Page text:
Martin Dempster: Steve Williams deserved to be hit with an instant ban

GOLF has been dragged into the gutter by the racist remark aimed by Steve Williams at his former boss, Tiger Woods, and the situation could conceivably deteriorate further at this week’s Australian Open.

Williams, in truth, shouldn’t be at The Lakes in Sydney after saying that the “main aim” of his over-the-top performance in winning a ‘celebration of the year’ award for caddies was “to shove it right up that black a*******” in reference to Woods.

The Kiwi should be serving an instant ban, having accepted what he said at the event during the HSBC Champions event in Shanghai “could be construed as racist” as he issued an apology on his website.

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Yet operating under the guise of the International Federation of Tours, the organisation which runs the World Golf Championship events, European Tour chief executive George O’Grady and Tim Finchem, his PGA Tour counterpart, have let the matter pass without punishment.

Which is all the more surprising given that Williams is no stranger to putting his foot in it, having once described Phil Mickelson, Woods’ big rival at the time, as “a right prick” during a function in his native New Zealand.

Tiger stood by him then and now Adam Scott, Williams’ current employer, is doing likewise, though his judgment may have been influenced by the fact that the Australian’s game is starting to improve again and he feels Williams has had a positive influence on him on the golf course.

Scott has been caught in the middle of a row that has nothing to do with him whatsoever, apart from the fact it was his win, in the WGC-Bridgestone Invitational, that sparked Williams’ award-winning celebration, which came after he’d been sacked by the former world No 1.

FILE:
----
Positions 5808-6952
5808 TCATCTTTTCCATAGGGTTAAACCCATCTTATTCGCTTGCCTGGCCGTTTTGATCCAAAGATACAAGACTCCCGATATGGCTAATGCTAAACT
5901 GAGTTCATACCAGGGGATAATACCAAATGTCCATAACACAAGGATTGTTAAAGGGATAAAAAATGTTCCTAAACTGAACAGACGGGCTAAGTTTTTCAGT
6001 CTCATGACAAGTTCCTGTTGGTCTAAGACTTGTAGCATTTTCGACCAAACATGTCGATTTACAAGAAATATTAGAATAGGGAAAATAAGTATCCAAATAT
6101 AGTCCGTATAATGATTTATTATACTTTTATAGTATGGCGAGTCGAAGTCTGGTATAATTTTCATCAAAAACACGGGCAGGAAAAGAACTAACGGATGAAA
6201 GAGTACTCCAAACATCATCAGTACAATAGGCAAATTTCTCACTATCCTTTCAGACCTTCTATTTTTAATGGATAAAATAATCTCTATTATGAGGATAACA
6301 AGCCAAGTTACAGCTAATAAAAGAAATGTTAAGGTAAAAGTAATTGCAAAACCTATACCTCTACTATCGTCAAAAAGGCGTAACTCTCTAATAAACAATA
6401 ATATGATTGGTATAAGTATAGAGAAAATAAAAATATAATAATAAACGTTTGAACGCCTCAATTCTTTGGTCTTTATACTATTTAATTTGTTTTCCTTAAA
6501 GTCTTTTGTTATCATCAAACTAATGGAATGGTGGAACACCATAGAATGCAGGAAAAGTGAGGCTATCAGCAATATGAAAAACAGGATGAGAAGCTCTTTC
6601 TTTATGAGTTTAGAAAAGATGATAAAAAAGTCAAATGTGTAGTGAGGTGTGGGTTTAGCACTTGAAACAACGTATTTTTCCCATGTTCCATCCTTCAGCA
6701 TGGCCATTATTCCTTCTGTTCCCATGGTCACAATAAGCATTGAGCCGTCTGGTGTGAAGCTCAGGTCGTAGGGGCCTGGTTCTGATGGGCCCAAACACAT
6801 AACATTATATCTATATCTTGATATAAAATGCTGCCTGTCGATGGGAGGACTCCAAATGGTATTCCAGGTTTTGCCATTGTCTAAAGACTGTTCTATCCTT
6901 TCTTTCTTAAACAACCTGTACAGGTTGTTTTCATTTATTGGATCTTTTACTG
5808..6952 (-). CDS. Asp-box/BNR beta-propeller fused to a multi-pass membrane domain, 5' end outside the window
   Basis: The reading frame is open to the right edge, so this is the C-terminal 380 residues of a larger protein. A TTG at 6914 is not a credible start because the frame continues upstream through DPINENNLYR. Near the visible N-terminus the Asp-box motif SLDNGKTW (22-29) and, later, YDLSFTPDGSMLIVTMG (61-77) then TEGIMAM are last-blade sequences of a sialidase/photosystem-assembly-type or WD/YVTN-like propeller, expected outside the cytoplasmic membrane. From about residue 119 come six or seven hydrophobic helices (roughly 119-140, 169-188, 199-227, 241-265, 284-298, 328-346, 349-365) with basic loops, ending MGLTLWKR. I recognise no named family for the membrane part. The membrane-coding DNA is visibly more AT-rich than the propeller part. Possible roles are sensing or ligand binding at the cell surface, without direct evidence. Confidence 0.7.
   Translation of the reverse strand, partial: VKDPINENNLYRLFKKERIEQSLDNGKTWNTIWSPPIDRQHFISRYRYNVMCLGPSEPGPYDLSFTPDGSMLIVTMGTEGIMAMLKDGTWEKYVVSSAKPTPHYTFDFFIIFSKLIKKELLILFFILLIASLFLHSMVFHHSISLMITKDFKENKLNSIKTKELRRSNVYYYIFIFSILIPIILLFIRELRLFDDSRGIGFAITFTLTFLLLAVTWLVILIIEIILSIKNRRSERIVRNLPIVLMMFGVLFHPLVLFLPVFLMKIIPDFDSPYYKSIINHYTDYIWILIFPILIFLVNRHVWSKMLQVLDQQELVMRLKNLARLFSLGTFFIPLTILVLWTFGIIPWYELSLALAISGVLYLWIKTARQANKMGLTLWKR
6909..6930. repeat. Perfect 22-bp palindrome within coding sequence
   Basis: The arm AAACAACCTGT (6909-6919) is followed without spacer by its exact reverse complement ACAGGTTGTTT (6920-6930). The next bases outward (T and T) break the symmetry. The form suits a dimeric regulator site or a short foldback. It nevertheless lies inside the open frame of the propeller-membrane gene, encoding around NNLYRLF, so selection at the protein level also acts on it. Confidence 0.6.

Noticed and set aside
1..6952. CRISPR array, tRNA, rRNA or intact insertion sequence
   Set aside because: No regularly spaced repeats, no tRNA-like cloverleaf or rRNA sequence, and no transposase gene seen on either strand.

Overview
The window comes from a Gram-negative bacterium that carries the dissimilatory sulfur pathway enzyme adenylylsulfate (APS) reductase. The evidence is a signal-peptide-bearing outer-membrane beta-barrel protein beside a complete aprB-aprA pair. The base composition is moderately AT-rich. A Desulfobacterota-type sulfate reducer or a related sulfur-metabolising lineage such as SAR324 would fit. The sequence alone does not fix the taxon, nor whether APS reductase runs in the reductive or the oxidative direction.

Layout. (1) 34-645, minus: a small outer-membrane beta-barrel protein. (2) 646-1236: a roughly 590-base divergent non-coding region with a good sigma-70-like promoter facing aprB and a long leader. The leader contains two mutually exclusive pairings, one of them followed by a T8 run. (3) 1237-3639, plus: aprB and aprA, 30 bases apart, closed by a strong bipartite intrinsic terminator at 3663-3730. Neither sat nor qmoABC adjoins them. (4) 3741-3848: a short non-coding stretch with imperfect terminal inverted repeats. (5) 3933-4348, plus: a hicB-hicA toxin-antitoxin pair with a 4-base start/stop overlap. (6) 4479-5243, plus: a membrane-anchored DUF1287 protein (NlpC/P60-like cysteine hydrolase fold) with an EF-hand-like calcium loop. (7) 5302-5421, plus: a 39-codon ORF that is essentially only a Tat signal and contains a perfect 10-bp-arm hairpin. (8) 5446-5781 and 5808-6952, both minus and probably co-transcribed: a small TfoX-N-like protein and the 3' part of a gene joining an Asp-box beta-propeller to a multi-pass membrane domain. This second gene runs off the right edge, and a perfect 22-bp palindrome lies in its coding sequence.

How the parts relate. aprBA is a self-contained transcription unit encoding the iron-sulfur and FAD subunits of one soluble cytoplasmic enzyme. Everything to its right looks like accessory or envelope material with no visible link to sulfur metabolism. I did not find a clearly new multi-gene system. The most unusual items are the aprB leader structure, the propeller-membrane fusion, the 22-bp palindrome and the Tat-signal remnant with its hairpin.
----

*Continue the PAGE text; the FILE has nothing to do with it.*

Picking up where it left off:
Contrasting views have been expressed on the situation by Greg Norman and Fred Couples, the two captains for next week’s Presidents’ Cup at Royal Melbourne, where the field will also feature Woods, Scott and, of course, Williams.

Responding to what Williams said about Woods, Couples said: “If that was Joe LaCava (Couples’ long-time caddie who is now working for Woods), he wouldn’t be caddying for me today. If [a caddie] has that kind of anger for a good guy, I don’t want him around me.”

But Norman replied: “We’ve all made stupid comments at stupid times, unfortunately his stupid comment became global news. I know he probably regrets saying it but I guarantee you in that room on that night there was probably some heavier things said.”

Let’s hope not, Greg, because the mind boggles as to what could be “heavier” than what was uttered last week.

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There is no chance of organisers pairing Scott and Woods together in the first two rounds this week and rightly so. The the last thing golf needs is to become a circus. But, at the same time, there is a desperate need for Woods and Williams to sit down and at least try to clear the air.

“Because of the temperature that was going on between the two of them, anything that is said or not said is going to exacerbate whatever that feeling is,” observed Norman.

“I hope it gets resolved. Golf doesn’t need it. Golf needs Tiger back playing great golf like he used to. Golf needs the cohesiveness that’s always existed.

“There’s always been underlying currents, not everybody loves everybody and the people who dislike each other; we just have a tendency of parting our ways and not seeing each other. But to have it play out like it’s played out has been a bit sad for the game.”

So, too, is the decision not to hand out any punishment, although it is debatable what effect hitting Williams with a fine would actually have had given he’s the richest ‘sportsman’ in New Zealand – all on the back of lumping a bag round the golf course.

You could also say that the Kiwi has imposed his own punishment by blurting out what he did last Friday night because stigma has a habit of sticking.

Scott himself is keen for the matter to go away. “I have discussed this matter directly with Steve and he understands and supports my view on this subject,” he said. “I also accept Steve’s apology, knowing that he meant no racial slur with his comments. I now consider the matter closed. I will not be making any further comment.”

Sorry Adam, but this one is going to rumble on for a bit longer. Woods may have proved a master over the years at shying away from anything controversial, but he can’t ignore this one.

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But with the help of Norman, and Couples, too, hopefully, golf can come out the other side of the next fortnight with its reputation not having suffered any further damage.